In March of 1998, Bienias petitioned the Correction Board to reconsider the Special Review Board's decision, arguing that it did not comply with the regulations. R. 27-2 at 33-63; R. 27-3 at 1-54 (AR 032-117). On October 22, 1999, the Correction Board issued a First Addendum to Record of Proceedings, denying Bienias's application for reconsideration, and finding that Bienias did not present evidence that "demonstrated the existence of probable material error or injustice." R. 27-2 at 6-11 (AR 005-10).

In October 2005, Bienias contacted the Correction Board regarding new evidence he believed supported reconsideration of the SRB's decision not to promote him. R. 27-6 at 28-36 (AR 283-91). Bienias submitted the following evidence to the Correction Board: (1) statements from senior officers who believed that Beinias should have been promoted, R. 27-6 at 37-41 (AR 292-96); and (2) the personnel file of Colonel Robert F. Raub, see id. at 34 (AR 289); see also R. 1-1 at 3-24. Bienias argued that the statements he provided were from officers with "vast promotion board experience, " and who were "personally familiar with [Bienias's] career accomplishments." R. 27-6 at 30 (AR 285). Bienias stated that he submitted Colonel Raub's record to show that his qualifications were equal to or better than Colonel Raub's. Id. at 34-35 (AR 289-90). Besides the new evidence he submitted, Bienias also argued that his request for reconsideration should not be negatively affected by the 21 months during which he was inactive because he had continually searched for a new position in the Air Force during that time period. Id. at 31-32 (AR 286-87).

By letter dated February 17, 2006, the Correction Board denied Bienias's request for reconsideration. R. 27-6 at 46 (AR 301). In explaining the denial, the Correction Board stated that it grants reconsideration only "where newly discovered relevant evidence is presented which was not reasonably available when the application was submitted." Id. The Correction Board continued that "reiteration of facts previously addressed by the Board, uncorroborated personal observations, or additional arguments on the evidence of record are not adequate grounds for reopening a case." Id. "Accordingly, the [Correction] Board denied [Beinias's] request for reconsideration of [his] case." Id.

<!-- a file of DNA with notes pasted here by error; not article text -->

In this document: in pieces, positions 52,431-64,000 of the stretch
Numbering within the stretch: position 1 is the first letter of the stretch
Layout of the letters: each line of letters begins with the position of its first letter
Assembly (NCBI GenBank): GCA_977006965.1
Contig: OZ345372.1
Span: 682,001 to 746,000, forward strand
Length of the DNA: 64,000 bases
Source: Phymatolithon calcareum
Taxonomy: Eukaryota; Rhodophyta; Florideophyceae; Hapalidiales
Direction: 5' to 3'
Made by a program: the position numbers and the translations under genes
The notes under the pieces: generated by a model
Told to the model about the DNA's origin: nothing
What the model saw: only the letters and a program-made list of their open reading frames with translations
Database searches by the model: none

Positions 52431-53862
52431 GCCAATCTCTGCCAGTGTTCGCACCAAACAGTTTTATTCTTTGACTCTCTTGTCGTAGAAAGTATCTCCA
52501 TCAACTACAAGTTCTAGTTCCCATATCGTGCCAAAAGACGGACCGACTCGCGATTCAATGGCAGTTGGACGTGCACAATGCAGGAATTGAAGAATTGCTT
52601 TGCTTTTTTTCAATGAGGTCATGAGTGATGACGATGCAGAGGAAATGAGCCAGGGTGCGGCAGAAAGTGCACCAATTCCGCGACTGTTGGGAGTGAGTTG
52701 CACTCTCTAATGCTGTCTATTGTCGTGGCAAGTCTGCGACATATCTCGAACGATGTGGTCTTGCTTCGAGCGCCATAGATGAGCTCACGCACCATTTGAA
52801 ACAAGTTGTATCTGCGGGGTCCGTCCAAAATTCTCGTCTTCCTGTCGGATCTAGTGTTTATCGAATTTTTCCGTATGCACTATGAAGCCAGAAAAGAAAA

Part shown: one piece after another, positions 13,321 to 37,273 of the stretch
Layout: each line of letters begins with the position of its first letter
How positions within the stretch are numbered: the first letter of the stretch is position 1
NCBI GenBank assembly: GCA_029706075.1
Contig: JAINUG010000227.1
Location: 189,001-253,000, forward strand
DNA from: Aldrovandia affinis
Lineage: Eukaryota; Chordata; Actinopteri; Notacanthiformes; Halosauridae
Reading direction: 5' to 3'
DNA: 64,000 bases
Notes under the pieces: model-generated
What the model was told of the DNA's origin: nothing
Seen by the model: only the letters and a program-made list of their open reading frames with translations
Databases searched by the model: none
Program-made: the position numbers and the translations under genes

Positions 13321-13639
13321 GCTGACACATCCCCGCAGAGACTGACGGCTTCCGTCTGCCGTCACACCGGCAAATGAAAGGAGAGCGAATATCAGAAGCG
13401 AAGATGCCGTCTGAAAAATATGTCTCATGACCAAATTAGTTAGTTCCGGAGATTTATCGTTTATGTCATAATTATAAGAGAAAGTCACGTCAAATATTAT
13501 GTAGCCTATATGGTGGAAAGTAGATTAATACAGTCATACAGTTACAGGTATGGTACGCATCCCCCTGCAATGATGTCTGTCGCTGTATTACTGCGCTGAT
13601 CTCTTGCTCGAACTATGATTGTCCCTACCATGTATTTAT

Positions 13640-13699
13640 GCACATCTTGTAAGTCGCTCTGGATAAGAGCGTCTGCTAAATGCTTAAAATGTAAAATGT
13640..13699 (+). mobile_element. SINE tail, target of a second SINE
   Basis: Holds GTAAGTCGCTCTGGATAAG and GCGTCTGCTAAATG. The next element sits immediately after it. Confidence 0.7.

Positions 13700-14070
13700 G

Bienias requested reconsideration again on June 20, 2006, arguing that the Correction Board rejected his previous request for reconsideration "without consideration." Id. at 47-49 (AR 302-04). Bienias contended that there were "exceptional circumstances" in this case that warranted direct promotion that the Correction Board failed to consider. Id. Bienias, however, did not specifically identify the "exceptional circumstances." Bienias also argued that Raub's personnel record should be considered new evidence as Raub attested that "he did not, and would not, share his personal information with [Bienias] while still on active duty." Id. at 48 (AR 303).

In response, on August 9, 2006, the Correction Board issued a Second Addendum to Record of Proceedings. R. 27-2 at 2-5 (AR 001-04). The Correction Board "considered" the evidence Bienias had submitted, id. at 5 (AR 004), and concluded that the letters provided were "essentially opinion and speculation, " which did not demonstrate that "the promotion boards would, or should, have promoted the applicant when he was originally considered." Id. at 4 (AR 003). The Correction Board determined that Beinias failed to submit evidence sufficient "to sustain his burden of [showing that he] suffered either an error or an injustice." Id. at 4-5 (AR 003-04). The Correction Board "found no compelling basis to recommend granting any relief beyond that already afforded [to Beinias]." Id. at 5 (AR 004). On August 7, 2012, Bienias filed his complaint in this Court seeking judicial review of the Correction Board's August 2006 decision pursuant to the Administrative Procedure Act ("APA"), 5 U.S.C. § 701, et seq. R. 1.


The Secretary argues that Bienias's complaint should be dismissed because it is time barred. R. 29 at 4-6. In the alternative, the Secretary argues that the Court should grant summary judgment in his favor on Bienias's complaint because the Correction Board's denial of Bienias's request for reconsideration was not arbitrary or capricious. Id. at 6-11. The Secretary further argues that Bienias ...